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Hollow Fleyes: A New Archetype That Gives Saltwater Fly Tiers Greater Fly-Tying Control

An expansion of Popovics' Bucktail Deceiver, the Hollow Fleye design fools just about any saltwater or freshwater fish that preys on large food items.

Hollow Fleyes: A New Archetype That Gives Saltwater Fly Tiers Greater Fly-Tying Control

Tying the Hollow Fleye

HOOK: #1/0-#6/0 saltwater hook.
THREAD: Flat waxed nylon or fine clear (.006") monofilament.
BODY: Bucktail or other hair with flash (optional) at various intervals.
EYES: Tab prismatic eyes (1/4") or jungle cock eyes.
Bob Popovics' Hollow Fleye uses a thread wall (top) to push reverse-tied bucktail toward the bend of the hook. Thunder Creek-style flies (bottom) have thread wraps over the bucktail that restrict the fibers to a more narrow profile.
Photos: David J. Siegfried

Step 1

Clip a large bunch of bucktail as close to the hide as possible. To save time and material, cut off enough hair for several applications. Prepare the bundle by dividing the different lengths of bucktail into three or four separate piles. Hold the longest tips of one bunch tightly between your thumb and index finger and pull softly on the remaining hair to separate the longest fibers from the shorter ones. Repeat for each shorter length of hair. Re-align each length of bucktail so the tips are relatively even.
Attach the tying thread near the bend of the hook shank. With two loose wraps, tie in a bunch of long bucktail on top of the hook shank so the tapered tips face forward past the hook eye. Push down on the butts of the bucktail so the fibers radiate 360 degrees around the hook shank. Take six or more tight wraps over the butts to secure the hair, and then make numerous turns to cover the tie-down point. Apply a quick-drying head cement such as Sally Hansen Hard As Nails over the exposed thread wraps. Do not trim the hair butts. These exposed fibers are a fool-proof method of keeping the fly from fouling as they help keep the longer, tapered fibers in place.

Step 2

Slide your thumb and index finger down the hook shank from the eye toward the bend to open the cone of reverse-tied bucktail so the fibers stand out perpendicular from the shank. Push the hair toward the bend with either your fingers or an empty ballpoint pen tube and hold it in place. Weave the thread forward through the bucktail fibers and make the necessary number of thread wraps in front of the hair. The number and placement of thread wraps has a direct effect on the final appearance of the fly. A small thread wall allows the bucktail to flare and stand out from the hook shank at a sharp angle. The more thread wraps you make, the more the hair flattens along the hook shank.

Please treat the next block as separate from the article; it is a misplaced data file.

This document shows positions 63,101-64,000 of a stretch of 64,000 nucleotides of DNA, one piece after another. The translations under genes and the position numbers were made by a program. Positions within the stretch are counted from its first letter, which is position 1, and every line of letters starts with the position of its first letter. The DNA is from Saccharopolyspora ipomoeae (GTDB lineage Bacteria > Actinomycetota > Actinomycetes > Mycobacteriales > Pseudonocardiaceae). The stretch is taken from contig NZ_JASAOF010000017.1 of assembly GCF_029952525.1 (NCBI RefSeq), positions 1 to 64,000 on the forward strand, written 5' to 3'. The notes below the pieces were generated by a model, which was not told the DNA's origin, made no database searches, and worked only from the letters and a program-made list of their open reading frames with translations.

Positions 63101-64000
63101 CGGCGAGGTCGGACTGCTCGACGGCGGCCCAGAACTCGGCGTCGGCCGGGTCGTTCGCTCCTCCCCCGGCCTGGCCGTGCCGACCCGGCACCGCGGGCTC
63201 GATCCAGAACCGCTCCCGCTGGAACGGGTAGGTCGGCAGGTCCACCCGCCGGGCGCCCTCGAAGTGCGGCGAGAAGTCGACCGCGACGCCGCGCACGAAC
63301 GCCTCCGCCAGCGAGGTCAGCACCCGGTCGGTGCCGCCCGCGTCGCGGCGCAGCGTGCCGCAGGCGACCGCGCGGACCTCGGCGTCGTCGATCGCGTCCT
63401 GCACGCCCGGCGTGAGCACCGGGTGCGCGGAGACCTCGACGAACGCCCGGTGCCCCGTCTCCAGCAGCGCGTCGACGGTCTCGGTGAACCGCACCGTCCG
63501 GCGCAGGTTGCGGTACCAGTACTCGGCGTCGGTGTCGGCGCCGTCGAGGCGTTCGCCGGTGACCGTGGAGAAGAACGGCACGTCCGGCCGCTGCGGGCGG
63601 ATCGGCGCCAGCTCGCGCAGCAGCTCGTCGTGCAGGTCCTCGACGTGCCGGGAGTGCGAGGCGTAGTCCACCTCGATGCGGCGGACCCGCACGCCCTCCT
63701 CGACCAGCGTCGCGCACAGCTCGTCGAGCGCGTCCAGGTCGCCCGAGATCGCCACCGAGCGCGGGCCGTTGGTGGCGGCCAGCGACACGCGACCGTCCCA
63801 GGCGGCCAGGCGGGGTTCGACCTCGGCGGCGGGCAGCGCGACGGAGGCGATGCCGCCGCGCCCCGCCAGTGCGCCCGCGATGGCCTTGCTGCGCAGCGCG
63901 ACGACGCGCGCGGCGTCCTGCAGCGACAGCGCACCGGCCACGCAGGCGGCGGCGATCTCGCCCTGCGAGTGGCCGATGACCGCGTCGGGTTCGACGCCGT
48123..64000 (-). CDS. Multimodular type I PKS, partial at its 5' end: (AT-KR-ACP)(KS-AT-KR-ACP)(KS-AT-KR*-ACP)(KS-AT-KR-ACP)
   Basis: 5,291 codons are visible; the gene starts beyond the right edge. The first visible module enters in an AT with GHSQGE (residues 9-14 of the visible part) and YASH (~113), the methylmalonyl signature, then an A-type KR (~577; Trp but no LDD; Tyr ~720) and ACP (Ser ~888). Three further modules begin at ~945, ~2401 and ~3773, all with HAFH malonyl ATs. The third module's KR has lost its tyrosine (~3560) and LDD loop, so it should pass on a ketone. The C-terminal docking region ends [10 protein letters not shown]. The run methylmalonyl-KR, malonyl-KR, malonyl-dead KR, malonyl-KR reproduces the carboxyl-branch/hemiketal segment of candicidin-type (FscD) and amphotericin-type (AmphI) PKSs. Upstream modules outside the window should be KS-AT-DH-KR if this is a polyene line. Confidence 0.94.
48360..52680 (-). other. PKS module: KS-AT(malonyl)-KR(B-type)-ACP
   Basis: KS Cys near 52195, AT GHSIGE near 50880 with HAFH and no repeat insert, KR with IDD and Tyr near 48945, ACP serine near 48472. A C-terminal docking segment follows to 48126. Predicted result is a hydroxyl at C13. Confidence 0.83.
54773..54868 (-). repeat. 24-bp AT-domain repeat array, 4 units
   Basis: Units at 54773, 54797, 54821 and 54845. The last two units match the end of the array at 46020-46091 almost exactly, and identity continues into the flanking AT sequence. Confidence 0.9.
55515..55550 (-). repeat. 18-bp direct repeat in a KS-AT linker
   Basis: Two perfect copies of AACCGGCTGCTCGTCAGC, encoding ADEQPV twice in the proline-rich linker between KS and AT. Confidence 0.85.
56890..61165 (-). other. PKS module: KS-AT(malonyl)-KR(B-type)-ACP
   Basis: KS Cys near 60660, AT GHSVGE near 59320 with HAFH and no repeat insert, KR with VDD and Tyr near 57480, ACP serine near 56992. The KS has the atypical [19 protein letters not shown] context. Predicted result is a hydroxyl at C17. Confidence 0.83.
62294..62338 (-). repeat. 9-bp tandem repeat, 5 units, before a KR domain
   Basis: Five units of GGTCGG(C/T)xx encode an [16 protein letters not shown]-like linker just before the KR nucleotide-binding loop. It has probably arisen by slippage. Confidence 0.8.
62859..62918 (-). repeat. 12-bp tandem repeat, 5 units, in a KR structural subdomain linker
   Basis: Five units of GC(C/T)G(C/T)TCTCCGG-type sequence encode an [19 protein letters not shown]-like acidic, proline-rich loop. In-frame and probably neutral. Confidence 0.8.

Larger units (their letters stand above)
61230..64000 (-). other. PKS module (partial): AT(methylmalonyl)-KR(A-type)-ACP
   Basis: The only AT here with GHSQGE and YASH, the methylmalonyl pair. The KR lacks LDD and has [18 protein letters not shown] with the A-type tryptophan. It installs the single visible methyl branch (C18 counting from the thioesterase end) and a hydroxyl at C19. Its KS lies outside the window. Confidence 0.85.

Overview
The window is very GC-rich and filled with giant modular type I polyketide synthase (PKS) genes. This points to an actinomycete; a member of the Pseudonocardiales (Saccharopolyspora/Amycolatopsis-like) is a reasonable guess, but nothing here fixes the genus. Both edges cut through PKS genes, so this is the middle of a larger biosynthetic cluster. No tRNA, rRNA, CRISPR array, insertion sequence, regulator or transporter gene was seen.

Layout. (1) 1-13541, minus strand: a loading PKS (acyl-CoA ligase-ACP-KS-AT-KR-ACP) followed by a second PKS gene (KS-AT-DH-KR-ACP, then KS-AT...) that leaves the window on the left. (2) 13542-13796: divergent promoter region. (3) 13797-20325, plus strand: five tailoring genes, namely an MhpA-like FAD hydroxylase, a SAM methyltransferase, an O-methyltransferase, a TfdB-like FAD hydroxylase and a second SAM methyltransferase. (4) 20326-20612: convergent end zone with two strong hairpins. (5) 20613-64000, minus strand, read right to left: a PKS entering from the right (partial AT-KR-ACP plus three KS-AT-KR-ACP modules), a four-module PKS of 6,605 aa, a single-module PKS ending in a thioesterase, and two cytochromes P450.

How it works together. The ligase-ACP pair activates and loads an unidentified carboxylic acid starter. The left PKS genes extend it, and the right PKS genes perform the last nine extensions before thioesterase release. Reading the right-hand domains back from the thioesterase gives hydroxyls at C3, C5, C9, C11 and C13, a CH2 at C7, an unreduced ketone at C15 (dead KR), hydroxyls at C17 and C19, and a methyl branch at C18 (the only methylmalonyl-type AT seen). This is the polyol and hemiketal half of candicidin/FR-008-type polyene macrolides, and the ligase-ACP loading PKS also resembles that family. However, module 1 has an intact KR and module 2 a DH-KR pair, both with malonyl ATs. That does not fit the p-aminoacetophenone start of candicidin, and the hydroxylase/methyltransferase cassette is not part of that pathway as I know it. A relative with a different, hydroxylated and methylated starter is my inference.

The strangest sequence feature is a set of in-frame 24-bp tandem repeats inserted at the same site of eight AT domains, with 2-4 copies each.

Step 3

Add as many bucktail bunches as required to fill the length of the hook shank. A short-shank hook (shown above) often needs only three bucktail bunches. A long-shank hook may need five or more bunches. As you move forward along the shank, use shorter and shorter bucktail and increase the angle of the hair for a realistic baitfish profile. Add flash as desired.

Step 4

After the final bunch of bucktail and thread wall, tie in tab prismatic or jungle cock eyes. Whip-finish and apply head cement. After the head cement dries, hold the fly — with the hook-eye facing up — under warm running tap water to give the fly a beautifully tapered, fusiform shape. Place it on a paper towel to dry.

Bob Popovics' with guide Jaime Boyle. Photo: David W. Skok

One of the greatest fly tying challenges has always been creating a large nonfouling fly, with a profile similar to a natural wide-bodied baitfish, that is easy to cast and fishes well. If you limit yourself to the use of natural materials, the task becomes more difficult.

It comes as no surprise to saltwater fly tiers that this challenge has been met by Bob Popovics, whose fertile mind spawned such innovations as the Surf Candy, Siliclone, and Bob's Banger. This isn't the first time Popovics has struck gold in the big-fly department. The Bucktail Deceiver and the Spread Fly can both be tied to lengths in excess of 10 inches, and his Cotton Candy pattern was specifically designed to be a large, castable, full-profile, and nonfouling pattern. The Hollow Fleye is a totally new archetype that gives saltwater fly tiers greater creative control using natural materials.